Mar, 11 2012

T-Mobile’s Chief Marketing Officer, Cole Brodman, has suggested that carriers need to put an end to device subsidies to fix the undervaluing of handsets by users. Speaking at the GeekWire conference in Seattle, Brodman said

“It (subsidies) actually distorts what devices actually cost and it causes OEMs, carriers — everybody to compete on different playing fields… And I think it is really difficult, especially from a consumer perspective, because it causes consumers to devalue completely the hardware they are using…. It is amazing hardware, but it has become kind of throw away. So, it is unfortunate, you’ve got dual-core, multiprocessor devices with amazing HD screens that get thrown away at 18 months.”

T-Mobile deserves to be applauded for at least having some worthwhile off-contract plans for those who’d rather pay the full price of a device up front (I’d prefer if someone can confirm this in the comments, being in India I’m not a 100% certain of this). However, I must say that Brodman’s barking up the wrong tree if “undervaluing” of devices is actually that big a problem.

Even if a person purchases a device on contract, he values it greatly because of the contract. Lose it or break it, and you know you’ve got a large amount to pay to get a replacement. So I can’t see why a user would actually undervalue it because of the contract itself.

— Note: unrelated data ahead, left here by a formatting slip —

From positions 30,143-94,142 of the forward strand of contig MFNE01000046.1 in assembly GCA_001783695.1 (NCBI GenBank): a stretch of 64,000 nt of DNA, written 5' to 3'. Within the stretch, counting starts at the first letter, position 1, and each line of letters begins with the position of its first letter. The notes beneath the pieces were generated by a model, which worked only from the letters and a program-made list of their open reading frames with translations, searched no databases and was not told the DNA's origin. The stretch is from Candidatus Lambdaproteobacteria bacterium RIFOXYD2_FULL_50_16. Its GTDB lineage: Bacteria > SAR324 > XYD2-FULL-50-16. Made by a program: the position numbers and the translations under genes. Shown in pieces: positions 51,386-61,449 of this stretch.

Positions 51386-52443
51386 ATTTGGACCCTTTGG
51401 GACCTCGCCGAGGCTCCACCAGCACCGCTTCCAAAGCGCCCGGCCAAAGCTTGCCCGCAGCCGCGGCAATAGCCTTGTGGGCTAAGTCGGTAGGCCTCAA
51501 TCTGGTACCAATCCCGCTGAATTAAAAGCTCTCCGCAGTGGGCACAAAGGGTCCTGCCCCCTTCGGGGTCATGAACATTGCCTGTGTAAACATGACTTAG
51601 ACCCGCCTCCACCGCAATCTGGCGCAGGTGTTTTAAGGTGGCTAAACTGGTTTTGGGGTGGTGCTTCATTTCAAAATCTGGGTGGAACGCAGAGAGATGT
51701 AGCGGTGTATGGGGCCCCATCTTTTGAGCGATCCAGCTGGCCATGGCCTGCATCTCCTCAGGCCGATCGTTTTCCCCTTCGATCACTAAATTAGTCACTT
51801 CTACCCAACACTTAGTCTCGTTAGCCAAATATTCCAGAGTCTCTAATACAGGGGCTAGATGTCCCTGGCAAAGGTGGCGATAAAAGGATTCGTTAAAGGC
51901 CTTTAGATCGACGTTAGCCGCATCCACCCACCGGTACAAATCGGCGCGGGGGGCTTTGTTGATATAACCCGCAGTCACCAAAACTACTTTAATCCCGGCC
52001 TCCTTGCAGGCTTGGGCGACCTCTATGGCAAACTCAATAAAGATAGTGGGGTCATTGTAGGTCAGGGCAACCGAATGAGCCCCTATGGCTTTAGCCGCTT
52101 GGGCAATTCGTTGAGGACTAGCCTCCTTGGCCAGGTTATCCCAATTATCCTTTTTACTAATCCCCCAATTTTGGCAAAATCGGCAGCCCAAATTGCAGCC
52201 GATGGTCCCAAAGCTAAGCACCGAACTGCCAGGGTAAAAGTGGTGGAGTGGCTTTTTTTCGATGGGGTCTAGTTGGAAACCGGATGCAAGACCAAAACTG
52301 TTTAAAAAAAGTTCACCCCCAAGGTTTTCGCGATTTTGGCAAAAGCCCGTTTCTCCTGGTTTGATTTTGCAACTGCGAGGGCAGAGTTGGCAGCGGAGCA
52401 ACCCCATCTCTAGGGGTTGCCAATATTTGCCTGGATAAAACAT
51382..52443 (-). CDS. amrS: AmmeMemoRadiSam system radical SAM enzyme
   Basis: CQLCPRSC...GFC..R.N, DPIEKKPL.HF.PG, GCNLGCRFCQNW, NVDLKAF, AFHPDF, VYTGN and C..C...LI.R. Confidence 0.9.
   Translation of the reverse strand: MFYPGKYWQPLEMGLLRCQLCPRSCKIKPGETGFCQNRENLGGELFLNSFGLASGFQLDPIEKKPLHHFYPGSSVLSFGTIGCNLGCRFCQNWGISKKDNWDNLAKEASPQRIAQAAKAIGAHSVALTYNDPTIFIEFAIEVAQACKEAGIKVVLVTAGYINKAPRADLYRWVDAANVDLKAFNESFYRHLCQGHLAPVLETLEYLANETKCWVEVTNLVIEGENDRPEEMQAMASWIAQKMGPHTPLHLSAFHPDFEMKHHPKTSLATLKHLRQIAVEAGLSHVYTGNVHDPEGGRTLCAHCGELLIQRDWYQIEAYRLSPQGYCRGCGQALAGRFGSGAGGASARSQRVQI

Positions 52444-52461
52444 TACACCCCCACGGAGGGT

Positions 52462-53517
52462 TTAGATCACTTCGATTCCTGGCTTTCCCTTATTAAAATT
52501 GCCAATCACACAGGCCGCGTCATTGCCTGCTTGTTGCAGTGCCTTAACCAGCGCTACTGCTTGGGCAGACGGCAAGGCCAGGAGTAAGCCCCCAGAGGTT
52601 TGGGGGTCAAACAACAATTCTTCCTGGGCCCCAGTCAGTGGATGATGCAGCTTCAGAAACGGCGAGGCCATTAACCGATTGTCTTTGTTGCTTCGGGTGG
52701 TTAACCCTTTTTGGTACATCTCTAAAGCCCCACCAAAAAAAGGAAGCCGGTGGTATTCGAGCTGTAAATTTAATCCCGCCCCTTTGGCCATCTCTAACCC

However, what does cause the “undervaluing” of handsets are the lack of software updates from the manufacturers. A perfect case in point is the issue with the Samsung Galaxy S. When a flagship device does not receive the latest version of Android that was released within 18 months of the phone’s launch, simply because of the company’s custom skin, it leaves users with no option but to look for another device that does offer the best Android device.

It’s nearly a year since the “Update Alliance” was announced at Google I/O, with all companies and carriers working on a promise to provide timely updates for at least 18 months. It was one of the highlights of I/O 2011 for me, but unfortunately, the situation has only gotten worse.

So, Mr. Brodman, I agree with you when it comes to offering users with cheaper contracts for those who’d rather pay up front for the phone, but there’s a bigger issue at hand. I use your myTouch 4G, I love the phone, and can’t point to any real reason to change it one and a half years later.

But I do feel tempted to cheat on it since it’s still on Gingerbread.

[via Briefmobile]

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